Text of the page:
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87 IMMUNOHISTOCHEMICAL DETERMINATION OF ESTROGEN RECEPTORS IN THE TREATMENT AND PATHOGENESIS OF MELASMA
  1. A. Desai
  1. Pomona, CA.

Abstract

Background Melasma is a commonly acquired hypermelanosis of the skin due to various etiological factors. These include sun exposure, oral contraceptives, certain medications, and other factors.

Observations Melasma poses a therapeutic challenge to clinicians and current treatments are inconsistent. Melasma is especially troublesome during cosmetic procedures such as chemical peels and laser resurfacing in which severe rebound pigmentation can occur.

Methods 3-mm biopsies were taken from two female patients (ages 39, 45) with recalcitrant melasma from the forehead region. Frozen sections of the tissues were taken and mouse monoclonal antibody against human estrogen receptors was tested at various dilutions to determine the optimum concentrations required for reproducible immunostaining with minimal background staining.

Results The immunohistochemical staining showed the presence of estrogen receptors on lesional (pigmented) skin and the absence of these receptors on non-lesional (non-pigmented) skin. From a qualitative standpoint, the estrogen receptors seem to be localized only to the melasma affected skin.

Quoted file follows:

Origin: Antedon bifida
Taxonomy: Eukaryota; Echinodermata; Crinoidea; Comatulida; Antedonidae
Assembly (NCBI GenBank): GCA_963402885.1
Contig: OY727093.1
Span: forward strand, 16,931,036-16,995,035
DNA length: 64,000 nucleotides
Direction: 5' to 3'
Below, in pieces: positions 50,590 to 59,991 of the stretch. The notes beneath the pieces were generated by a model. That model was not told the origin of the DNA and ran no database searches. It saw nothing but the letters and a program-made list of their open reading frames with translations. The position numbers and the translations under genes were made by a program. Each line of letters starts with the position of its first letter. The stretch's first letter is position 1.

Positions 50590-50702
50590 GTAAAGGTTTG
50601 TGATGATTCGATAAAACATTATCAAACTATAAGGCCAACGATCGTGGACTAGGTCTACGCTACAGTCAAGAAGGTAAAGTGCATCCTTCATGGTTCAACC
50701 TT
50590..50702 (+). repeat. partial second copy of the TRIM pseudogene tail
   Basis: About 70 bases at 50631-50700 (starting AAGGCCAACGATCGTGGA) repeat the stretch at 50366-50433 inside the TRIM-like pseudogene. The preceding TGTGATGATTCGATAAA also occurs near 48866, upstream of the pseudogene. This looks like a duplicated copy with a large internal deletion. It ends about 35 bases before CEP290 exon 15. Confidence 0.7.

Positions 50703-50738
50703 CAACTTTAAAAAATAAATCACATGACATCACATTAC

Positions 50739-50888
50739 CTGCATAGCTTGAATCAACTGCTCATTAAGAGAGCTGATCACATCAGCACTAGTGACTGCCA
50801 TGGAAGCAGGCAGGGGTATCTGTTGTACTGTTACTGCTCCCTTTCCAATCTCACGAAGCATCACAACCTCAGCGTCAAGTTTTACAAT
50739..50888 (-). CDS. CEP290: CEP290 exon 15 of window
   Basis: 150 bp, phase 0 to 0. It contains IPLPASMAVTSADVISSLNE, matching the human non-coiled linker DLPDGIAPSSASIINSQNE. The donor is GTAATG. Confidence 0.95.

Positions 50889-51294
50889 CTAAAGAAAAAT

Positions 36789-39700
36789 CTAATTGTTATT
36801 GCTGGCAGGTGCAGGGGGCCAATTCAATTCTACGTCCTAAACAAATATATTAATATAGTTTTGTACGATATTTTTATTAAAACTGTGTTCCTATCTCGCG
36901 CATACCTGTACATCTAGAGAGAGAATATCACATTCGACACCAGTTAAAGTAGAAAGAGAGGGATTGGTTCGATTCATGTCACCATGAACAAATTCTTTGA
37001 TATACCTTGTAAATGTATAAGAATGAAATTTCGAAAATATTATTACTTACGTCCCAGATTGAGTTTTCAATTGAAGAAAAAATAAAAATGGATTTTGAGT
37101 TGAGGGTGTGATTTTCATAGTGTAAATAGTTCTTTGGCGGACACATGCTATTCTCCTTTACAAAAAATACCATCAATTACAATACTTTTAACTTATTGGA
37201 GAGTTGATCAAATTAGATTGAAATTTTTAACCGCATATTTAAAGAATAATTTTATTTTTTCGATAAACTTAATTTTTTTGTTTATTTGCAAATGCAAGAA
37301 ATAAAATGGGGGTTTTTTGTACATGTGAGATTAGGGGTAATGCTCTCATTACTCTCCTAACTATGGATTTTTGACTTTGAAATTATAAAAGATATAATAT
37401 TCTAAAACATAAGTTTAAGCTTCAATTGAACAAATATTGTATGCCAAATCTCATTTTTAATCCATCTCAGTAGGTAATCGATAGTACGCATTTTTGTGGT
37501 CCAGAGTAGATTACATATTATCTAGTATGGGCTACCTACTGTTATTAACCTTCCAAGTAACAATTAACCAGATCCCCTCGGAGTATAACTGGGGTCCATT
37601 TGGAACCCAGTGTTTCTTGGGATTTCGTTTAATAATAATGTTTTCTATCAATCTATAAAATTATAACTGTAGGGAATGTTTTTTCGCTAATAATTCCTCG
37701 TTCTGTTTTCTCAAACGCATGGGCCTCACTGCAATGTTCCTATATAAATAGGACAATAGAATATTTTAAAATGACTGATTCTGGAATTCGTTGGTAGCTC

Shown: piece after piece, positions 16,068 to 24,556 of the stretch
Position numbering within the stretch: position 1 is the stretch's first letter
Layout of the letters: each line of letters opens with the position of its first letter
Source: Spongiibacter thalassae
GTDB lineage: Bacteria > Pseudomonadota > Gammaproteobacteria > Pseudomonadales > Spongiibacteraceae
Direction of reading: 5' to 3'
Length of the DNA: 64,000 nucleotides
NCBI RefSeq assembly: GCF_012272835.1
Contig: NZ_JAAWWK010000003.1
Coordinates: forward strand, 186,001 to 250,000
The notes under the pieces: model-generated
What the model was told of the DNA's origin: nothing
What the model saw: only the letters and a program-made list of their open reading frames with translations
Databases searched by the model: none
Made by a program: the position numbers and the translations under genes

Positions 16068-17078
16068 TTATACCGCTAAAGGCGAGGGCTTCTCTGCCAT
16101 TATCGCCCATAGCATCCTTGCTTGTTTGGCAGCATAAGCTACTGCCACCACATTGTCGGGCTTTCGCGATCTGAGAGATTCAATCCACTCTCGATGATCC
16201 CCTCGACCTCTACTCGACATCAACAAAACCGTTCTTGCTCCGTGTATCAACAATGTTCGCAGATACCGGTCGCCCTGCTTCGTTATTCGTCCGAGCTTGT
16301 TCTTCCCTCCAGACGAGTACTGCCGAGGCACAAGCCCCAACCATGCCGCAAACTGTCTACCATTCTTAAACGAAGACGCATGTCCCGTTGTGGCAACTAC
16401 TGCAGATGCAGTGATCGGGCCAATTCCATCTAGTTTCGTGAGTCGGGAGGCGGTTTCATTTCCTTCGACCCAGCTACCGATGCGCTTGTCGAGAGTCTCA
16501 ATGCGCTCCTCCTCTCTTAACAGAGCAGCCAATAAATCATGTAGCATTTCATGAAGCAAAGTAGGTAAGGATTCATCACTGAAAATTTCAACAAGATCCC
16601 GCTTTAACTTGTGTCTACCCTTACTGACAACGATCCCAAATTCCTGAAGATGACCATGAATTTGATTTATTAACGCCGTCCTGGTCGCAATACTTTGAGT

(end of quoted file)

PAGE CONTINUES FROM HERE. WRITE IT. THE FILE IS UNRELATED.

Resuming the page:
Conclusion Our study demonstrates the role of estrogen receptors in melasma and suggests the direct role of estrogen in the pathogenesis of melasma. Therefore, patients with melasma would benefit from the competitive blockade of these estrogen receptors. The use of topical tamoxifen for blocking active estrogen receptors offers an additional therapeutic tool in treating melasma refractory to conventional therapy. Initial experience with topical tamoxifen has demonstrated clinical improvement in a number of melasma cases, although further work is required to demonstrate its efficacy. Additionally, these findings can be used to predict the likelihood of hyperpigmentation after laser resurfacing, chemical peels, and other cosmetic procedures.

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